With each day that we still wait for the trial of Bo Xilai to begin, it becomes a little easier to forget what this is all about. Politics, economics, how it affects Xi Jinping’s reforms, and shuanggui, yes, all very interesting, but at the heart of the matter is a murder — the poisoning of British businessman Neil Heywood — and a high-level cover-up that has already resulted in two people — former Chongqing police chief Wang Lijun and Bo Xilai consort Gu Kailai — being given (essentially) 15-year sentences.
Just today, Ann Heywood, the mother of Neil Heywood, has issued a statement to remind everyone of this little inconvenient fact: that Chinese politics is important and all — “not wanting to cause unnecessary embarrassment to the Chinese authorities,” she wrote about refusing all media requests until now — but you know what else would be nice? Justice.
The full statement is below, but it’s the final paragraph that matters:
It is now more than 1½ years since my only son Neil died suddenly in Chongqing, China, at the age of 41. Until now, I have refused all requests from the media to comment on Neil’s death, not wanting to cause unnecessary embarrassment to the Chinese authorities. However, circumstances now compel me to break my silence.
In the months following Neil’s death, it gradually became clear, from media reports and from official Chinese statements, that Neil did not die from natural causes but was murdered. It also became clear that prominent Chinese officials, including a member of the Communist Party’s politburo and a number of senior policemen, were connected with the murder and involved in a systematic coverup.
While struggling to come to terms with my own grief, my overriding concern has been for the security and well-being of Neil’s two children. Now aged just 8 and 12, they are particularly vulnerable to the hurt and horror of their father’s murder and, since Neil was the family’s sole breadwinner, to uncertainty and insecurity, there being no financial provision for their future.
Given the circumstances of Neil’s murder, I have been surprised and disappointed that, despite repeated discreet approaches to the Chinese authorities, there has been no substantive or practical response. I hope and trust that the leaders of this great nation, which Neil loved and respected, will now show decisiveness and compassion, so as to mitigate the consequences of a terrible crime and to enable my family finally to achieve some kind of closure to our ongoing nightmare.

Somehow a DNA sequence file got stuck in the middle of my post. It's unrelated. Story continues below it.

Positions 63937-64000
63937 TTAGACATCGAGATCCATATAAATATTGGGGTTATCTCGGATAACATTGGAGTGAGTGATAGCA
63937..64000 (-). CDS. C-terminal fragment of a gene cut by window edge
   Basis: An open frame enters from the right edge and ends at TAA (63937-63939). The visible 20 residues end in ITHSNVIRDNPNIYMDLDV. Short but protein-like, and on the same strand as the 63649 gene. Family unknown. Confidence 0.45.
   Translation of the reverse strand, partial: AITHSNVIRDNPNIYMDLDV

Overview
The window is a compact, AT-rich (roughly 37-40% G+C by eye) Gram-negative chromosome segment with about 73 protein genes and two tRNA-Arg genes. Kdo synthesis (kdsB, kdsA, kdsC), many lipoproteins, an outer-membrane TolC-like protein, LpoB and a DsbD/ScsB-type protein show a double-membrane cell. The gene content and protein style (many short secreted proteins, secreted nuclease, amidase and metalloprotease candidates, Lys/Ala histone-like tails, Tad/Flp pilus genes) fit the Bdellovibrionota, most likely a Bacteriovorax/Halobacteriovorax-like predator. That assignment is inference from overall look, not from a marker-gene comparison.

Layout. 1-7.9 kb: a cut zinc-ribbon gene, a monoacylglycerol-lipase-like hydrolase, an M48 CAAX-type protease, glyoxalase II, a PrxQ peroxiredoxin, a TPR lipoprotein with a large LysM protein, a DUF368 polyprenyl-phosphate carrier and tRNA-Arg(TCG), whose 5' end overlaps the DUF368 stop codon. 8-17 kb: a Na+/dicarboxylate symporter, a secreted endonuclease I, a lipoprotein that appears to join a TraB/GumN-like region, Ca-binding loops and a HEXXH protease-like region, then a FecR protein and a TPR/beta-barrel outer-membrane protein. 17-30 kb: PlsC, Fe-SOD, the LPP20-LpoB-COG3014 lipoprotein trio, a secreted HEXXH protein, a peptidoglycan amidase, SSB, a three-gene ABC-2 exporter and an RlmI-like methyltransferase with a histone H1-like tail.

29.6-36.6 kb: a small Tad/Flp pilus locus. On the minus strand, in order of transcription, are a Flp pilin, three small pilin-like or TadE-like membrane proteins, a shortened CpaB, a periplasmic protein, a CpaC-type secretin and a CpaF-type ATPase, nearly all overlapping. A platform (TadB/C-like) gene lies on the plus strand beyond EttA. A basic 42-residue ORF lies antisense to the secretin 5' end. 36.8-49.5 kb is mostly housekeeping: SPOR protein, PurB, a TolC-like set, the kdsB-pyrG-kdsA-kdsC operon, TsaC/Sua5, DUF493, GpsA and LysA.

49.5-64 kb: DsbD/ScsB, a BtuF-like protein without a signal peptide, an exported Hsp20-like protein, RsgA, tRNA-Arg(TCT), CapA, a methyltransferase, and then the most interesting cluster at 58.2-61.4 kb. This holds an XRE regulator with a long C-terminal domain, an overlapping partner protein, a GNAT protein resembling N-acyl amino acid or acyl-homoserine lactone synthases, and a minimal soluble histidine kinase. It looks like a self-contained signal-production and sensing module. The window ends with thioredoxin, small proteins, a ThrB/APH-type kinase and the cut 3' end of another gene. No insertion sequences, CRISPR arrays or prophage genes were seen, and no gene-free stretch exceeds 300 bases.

Essentially, a “let’s get it on already.” It’s as if high-level negotiations of Bo’s fate — after all this time — continue behind closed doors, with powerful opinions split on how to move forward, leaving the rest of us in lingo. “Senior Communist Party officials worry that Bo’s core constituency – conservative leftists as well as the economically dispossessed – will be inflamed by a harsh verdict: the death penalty or even life in prison,” reports Reuters. It continues:
The risk is that Bo’s supporters could remain a brake on the reforms that favor private businesses and greater reliance on market forces.
“Bo Xilai still has many supporters and sympathizers in the party, the government and the military,” said a party source, requesting anonymity due to the political sensitivity of the case.
…”It will be difficult to please both factions regardless of how heavy or light the sentence is,” the source with ties to the leadership said.
In a sign of just how deep the ideological rift runs, a recent commentary in state news agency Xinhua’s online edition called for officials and party members to close ranks.
The commentary, published the day Bo was indicted last month, urged officials to “resolutely uphold the central (government’s) decision, not to be afraid, shrink back or hesitate once the order (verdict) is out the door.”
So what do we tell Mrs. Heywood? Sorry? Alas, the murder of Neil Heywood long ago stopped being about him.
UPDATE, 8/13, 10:33 am: Hmm:
The family of a British businessman whose 2011 murder led to the downfall of Communist Party highflier Bo Xilai is seeking compensation of at least 30 million yuan (about $5 million) for his death, according to people familiar with discussions on the matter.